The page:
Bridge: Learn The Tricks of The Game

Bridge: Learn The Tricks of The Game

In the previous article, we described a few basic rules about the card play

Arvind VaidyaUpdated: Sunday, April 14, 2024, 12:22 AM IST
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In the previous article, we described a few basic rules about the card play. It is time to take the next step and see how tricks are made at bridge. Only an overview can be presented here

a) Solid Suits: AK, AKQ, AKQJ, AKQJ10, etc

As all the top cards you are dealt here and without any gap, each of these cards assures a trick. The total number of cards you hold will determine how many tricks you will score.

b) Semi Solid Suit: KQ, KQJ, KQJT

Here, the Ace is missing from your holding. Assuming your opponent holds it and not your partner, unless you concede a trick to their Ace, you cannot make your tricks. However, once the ace is driven out, your remaining big cards get promoted to the winning rank. This is how the semi solid suits help in making tricks.

C) AQJT, KJT9, etc

Imagine that you hold AQJT and your partner holds the King in this suit. This fills up the vital gap nicely and again entire suit will bring in tricks for you. However, if the King is with opposing side, you may have to concede a trick before you promote your two cards. In KJT9 too, if partner is having either Q or the A or both, that will make the holding stronger and offer more tricks.

D) Suit division: You hold Ak and partner has xxx (x denotes any small card)

Though AKQ is surely giving three tricks, the 4th small card is not certain to offer a trick. Please note you &   are holding 7 cards out of 13, so opponents hold six cards. If their 6 cards are divided 3-3, all those will fall on your AKQ. At the end of this, 12 cards would be gone and thereby your 4th x card will become a winner by default.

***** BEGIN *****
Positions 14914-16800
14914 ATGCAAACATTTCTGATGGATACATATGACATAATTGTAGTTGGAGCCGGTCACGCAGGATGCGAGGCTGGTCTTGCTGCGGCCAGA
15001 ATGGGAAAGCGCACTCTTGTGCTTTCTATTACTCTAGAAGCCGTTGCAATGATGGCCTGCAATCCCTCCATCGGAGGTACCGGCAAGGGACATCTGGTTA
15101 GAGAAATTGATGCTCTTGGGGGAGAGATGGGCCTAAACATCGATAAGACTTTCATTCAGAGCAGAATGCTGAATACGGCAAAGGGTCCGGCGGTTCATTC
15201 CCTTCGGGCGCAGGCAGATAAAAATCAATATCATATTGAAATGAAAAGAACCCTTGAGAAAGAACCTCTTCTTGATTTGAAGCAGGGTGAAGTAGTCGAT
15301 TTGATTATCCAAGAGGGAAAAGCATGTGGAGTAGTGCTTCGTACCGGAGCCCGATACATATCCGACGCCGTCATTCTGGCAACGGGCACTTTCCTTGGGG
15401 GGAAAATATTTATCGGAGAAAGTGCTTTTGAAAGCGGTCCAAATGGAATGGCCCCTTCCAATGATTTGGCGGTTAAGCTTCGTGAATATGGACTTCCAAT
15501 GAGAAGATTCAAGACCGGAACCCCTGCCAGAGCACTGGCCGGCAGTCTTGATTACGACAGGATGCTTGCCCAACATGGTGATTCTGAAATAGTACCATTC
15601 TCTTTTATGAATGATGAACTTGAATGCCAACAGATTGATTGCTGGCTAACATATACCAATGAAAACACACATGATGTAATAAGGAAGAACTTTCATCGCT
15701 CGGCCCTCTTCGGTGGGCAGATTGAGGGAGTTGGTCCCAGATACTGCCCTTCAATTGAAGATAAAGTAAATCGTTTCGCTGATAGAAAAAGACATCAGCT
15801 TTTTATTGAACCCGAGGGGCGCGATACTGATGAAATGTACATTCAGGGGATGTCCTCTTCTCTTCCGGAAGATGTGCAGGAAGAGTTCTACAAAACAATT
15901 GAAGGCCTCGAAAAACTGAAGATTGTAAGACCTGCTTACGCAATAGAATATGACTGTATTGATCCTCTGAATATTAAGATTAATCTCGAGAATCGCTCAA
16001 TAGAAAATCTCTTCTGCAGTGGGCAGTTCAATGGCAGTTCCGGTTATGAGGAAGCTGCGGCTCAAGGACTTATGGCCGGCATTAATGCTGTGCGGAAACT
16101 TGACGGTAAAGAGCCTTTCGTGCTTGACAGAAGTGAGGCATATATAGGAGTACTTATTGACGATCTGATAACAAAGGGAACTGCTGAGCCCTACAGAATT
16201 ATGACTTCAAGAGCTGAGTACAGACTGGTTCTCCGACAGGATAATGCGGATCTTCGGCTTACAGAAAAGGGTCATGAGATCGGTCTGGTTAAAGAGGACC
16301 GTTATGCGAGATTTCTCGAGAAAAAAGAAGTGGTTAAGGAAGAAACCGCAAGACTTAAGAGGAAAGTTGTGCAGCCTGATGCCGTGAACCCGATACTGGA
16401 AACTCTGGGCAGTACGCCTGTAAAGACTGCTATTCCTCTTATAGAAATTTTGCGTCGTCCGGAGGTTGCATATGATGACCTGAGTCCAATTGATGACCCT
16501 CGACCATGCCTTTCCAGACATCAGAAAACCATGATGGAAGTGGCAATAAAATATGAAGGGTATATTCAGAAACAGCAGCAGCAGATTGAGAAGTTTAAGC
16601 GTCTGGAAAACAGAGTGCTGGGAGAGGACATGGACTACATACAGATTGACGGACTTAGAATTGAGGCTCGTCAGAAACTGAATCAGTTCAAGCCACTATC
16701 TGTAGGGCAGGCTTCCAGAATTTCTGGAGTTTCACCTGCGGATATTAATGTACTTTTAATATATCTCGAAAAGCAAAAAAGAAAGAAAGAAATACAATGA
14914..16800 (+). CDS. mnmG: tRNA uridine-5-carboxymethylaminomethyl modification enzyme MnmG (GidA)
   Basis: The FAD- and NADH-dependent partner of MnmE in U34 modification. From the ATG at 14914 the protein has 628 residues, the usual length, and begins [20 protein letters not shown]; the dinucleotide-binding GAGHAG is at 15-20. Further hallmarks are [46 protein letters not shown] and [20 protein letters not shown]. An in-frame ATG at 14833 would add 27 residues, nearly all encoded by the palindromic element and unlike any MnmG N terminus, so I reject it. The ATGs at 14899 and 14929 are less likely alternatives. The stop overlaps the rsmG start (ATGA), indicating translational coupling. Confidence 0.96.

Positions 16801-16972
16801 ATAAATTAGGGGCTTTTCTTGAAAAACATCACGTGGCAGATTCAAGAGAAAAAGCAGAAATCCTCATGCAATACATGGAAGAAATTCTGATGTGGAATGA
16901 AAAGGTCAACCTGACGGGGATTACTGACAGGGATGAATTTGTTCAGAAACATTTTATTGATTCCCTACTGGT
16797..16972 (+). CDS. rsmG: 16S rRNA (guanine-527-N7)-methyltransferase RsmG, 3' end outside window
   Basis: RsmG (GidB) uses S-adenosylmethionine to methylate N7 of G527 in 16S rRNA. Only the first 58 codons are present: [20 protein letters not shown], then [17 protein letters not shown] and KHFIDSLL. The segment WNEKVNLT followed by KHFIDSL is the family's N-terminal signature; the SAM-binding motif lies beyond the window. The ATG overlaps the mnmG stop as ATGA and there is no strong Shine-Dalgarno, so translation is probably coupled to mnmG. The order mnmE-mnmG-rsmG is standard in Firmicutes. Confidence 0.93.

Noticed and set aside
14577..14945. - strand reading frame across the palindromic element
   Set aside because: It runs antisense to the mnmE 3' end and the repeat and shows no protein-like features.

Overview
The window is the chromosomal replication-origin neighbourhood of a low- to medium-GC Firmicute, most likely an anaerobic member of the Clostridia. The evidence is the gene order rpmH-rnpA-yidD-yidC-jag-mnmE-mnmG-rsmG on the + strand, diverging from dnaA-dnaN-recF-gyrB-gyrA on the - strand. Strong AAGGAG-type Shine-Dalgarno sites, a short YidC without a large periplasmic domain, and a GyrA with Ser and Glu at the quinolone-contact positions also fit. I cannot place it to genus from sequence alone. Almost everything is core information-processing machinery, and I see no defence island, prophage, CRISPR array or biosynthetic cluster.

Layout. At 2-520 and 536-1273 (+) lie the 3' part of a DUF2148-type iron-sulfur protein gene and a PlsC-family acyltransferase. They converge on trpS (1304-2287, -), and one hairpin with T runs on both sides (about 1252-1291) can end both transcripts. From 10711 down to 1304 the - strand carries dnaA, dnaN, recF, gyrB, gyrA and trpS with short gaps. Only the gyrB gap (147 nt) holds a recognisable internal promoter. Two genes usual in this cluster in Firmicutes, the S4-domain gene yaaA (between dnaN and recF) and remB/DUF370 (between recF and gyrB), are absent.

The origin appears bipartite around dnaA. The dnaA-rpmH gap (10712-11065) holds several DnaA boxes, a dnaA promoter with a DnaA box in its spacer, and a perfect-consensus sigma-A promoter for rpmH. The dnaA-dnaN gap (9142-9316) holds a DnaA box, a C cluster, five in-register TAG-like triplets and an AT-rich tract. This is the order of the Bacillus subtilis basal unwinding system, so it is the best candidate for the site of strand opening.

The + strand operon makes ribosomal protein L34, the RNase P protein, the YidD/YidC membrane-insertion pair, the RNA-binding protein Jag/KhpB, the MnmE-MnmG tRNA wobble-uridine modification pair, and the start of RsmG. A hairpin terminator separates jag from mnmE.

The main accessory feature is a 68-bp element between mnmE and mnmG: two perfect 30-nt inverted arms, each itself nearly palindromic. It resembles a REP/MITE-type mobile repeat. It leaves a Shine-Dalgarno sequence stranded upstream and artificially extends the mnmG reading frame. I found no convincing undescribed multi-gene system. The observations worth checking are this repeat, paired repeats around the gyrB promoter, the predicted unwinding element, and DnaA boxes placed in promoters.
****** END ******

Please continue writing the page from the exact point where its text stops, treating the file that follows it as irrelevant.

Xxx (North)
xxx                                 xxx
                Ak(South)

This example also shows that making extra trick/s depends on how the cards of the same suit are distributed between the two opponents. In the example above if it was not 3-3 but 4-2 division, then the small (x) card will not become a winner!

E) Extra trick by a finesse: This Finesse thing is a unique bridge term & technique. Check the following layout:

             AQx (North)                                         AQx
Kxx                               xxxx                   xxx                     XX
             xxx (South)                                          xxx

Case 1: South starts with x card towards North's AQ. West has to play ahead of North. If he plays x, Q can be played from North hand, which, in this layout, will score a trick (East cant beat the Q).

Case 2: However, shift the K to East hand. South will still try the Q but this time it won’t win a trick.

In short, this was a 50-50 chance of Q winning an extra trick. It depended on which opponent held the King. This card play technique is called a 'Finesse'. It’s a process by which you hope to make an extra trick and it’s a 50-50 bet.

This example was of 'finesse against the King'. Likewise, finesse against an Ace and finesse against Queen are also possible.

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